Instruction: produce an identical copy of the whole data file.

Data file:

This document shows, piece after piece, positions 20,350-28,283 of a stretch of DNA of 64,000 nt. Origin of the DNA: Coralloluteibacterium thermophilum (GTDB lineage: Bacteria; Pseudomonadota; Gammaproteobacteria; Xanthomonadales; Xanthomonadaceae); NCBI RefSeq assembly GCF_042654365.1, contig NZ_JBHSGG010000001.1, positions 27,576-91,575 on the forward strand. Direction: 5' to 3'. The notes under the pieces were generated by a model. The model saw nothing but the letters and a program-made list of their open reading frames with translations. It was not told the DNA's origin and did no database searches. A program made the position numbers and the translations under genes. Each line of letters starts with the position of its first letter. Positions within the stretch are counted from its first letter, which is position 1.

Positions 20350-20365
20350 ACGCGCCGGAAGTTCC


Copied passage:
This document shows, piece after piece, positions 20,350-28,283 of a stretch of DNA of 64,000 nt. Origin of the DNA: Coralloluteibacterium thermophilum (GTDB lineage: Bacteria; Pseudomonadota; Gammaproteobacteria; Xanthomonadales; Xanthomonadaceae); NCBI RefSeq assembly GCF_042654365.1, contig NZ_JBHSGG010000001.1, positions 27,576-91,575 on the forward strand. Direction: 5' to 3'. The notes under the pieces were generated by a model. The model saw nothing but the letters and a program-made list of their open reading frames with translations. It was not told the DNA's origin and did no database searches. A program made the position numbers and the translations under genes. Each line of letters starts with the position of its first letter. Positions within the stretch are counted from its first letter, which is position 1.

Positions 20350-20365
20350 ACGCGCCGGAAGTTCC